» Read more: 5 Steps to Prepare for Your Muay Thai Training Camp

3. Accommodation

Accommodation in Thailand can be as economical or as expensive as you want it to be, depending on what you can afford, or alternatively, are willing to put up with. If your sole purpose is to train hard and you are not traveling with a significant other, it is highly recommended to stay in a camp’s dormitory.

In the morning you will be woken up to music ringing out from all over camp, and the sharp crack of shins on Thai pads.

To make it even more convenient for you, all our training packages include varied accommodation from sharing to private rooms equipped with Air Conditioning and Wi-Fi connection, it’s all up to you!



4. Hydration and Sustenance

Thai food is so delicious that it is almost impossible not to spend your entire day sampling every Pad Thai or spring rolls you can get your hands on. Delectable street food is everywhere and extremely affordable, and completely safe!

Expect to pay between $0.50 to $4 for a meal unless you are going to higher-end restaurants. Never say no to the grilled chicken at the night markets because they are to die for! If a sauce is an option, slather it on thick. Each stall will have their own sauce with a wide range of spices.


Since you’ll be training in hot and humid weather, hydration is the key. Supply your body with the electrolytes it needs, and you will stay healthy and fit for the rest of your trip.

Purchase electrolyte packets called De-Champ at nearly any pharmacy in Thailand, which is basically the Thai version of Gatorade. They come in two flavors, orange and purple, and taste fairly good!

Drink one gallon of water or more a day while you are training and mix in two packets of De-Champ. The key is to drink frequently and take small sips.

5. Getting Around aka Transportation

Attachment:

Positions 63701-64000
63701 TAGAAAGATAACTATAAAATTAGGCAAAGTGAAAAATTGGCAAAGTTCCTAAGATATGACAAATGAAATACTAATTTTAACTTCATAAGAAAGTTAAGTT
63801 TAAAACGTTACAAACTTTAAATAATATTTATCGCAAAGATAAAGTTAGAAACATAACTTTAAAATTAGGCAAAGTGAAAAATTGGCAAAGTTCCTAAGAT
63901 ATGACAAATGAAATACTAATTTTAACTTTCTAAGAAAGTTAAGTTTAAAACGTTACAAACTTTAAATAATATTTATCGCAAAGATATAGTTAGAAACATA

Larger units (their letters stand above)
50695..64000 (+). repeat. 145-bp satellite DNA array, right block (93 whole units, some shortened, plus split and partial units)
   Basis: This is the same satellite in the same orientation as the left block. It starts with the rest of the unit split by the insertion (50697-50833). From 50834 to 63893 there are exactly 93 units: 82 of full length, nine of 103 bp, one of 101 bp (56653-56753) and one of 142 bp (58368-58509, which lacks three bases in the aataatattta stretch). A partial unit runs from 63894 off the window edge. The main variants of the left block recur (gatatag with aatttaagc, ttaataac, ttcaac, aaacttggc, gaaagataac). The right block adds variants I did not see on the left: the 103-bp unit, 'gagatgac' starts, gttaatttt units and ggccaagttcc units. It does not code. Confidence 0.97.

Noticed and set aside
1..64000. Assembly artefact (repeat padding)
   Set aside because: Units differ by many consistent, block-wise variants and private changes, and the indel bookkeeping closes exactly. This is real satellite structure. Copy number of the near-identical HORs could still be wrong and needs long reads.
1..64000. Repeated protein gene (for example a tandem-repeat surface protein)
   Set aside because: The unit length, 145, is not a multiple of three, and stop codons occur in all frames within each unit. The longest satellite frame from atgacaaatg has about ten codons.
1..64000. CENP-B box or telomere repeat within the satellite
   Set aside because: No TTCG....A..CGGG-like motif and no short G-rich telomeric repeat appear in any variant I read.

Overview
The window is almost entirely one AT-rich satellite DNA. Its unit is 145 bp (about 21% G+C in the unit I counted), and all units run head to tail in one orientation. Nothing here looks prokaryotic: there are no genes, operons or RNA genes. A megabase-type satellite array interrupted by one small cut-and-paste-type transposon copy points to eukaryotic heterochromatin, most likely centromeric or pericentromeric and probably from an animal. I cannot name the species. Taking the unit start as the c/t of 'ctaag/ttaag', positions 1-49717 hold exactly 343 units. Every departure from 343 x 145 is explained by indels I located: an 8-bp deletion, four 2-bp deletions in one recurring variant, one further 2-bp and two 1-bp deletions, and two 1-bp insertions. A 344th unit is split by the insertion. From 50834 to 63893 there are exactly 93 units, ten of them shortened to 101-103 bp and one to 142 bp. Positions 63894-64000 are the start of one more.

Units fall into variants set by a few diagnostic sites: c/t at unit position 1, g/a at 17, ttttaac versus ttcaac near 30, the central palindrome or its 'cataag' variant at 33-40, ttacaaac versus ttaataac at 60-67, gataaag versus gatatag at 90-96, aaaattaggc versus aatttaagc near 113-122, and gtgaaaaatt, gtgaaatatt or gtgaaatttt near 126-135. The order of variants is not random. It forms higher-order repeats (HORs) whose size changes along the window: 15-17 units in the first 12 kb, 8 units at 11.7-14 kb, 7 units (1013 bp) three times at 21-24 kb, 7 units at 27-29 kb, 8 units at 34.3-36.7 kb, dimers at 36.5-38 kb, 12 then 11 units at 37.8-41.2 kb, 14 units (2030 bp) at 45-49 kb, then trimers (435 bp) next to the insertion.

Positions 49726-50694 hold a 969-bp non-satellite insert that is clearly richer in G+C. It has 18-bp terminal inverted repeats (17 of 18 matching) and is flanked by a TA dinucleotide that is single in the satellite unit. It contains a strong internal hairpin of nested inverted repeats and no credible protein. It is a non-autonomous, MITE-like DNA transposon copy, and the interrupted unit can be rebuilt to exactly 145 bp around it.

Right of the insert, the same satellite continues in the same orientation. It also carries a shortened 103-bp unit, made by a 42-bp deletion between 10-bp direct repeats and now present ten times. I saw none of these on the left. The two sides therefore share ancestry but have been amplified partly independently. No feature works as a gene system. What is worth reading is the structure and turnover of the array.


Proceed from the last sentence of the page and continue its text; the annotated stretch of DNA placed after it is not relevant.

Getting around in Thailand is like playing a live game of Chaos-Tetris. Maneuver with haste and confidence, fit in where you can, and go with the flow of traffic – even if the traffic is entirely ignoring the red light in front of you.

Scooters are the vehicle of choice, and they choke the streets with exhaust and abundance. Renting one runs about $3-6 a day or less if you can get a weekly/monthly rate. Just remember that you’ll be on the left side of the street.

Alternatively, you can hail “tuk-tuks”, Thailand’s local taxi bikes or taxis. However, “tuk-tuks” can be a hassle when it comes to paying, as you would need to haggle your fees.

So if you are staying at Thailand’s in larger cities, try to stick to the metered taxis to avoid any conflicts or disagreements.

Just make sure the meter is actually turned on, or that you and the driver agree on a price before you set off to your destination.

Here’s a sample of the metric fare guide in Bangkok, Thailand’s capital:

The Thai people are incredibly friendly and delightfully playful. Despite occasional political problems going on in the country, Thailand is a very safe place to travel to.

Dubbed as the ‘Land of Smiles’, you’ll often find that Thai locals are willing to bend over backward to help you find your way when you’re lost or to offer suggestions about the place, food, or attractions.

If you do end up traveling there, take some time to chat with the locals, eat some great food, immerse yourself in their rich culture and share stories to appreciate each other’s ideas and opinions. You may just find yourself appreciating Thailand beyond your interest in its national combat sport!

Now that you’re well informed about Thailand, you’re all set and ready to go experience it for yourself! A luxury Muay Thai camp is a great option to deepen your practice and spoil yourself at the same time.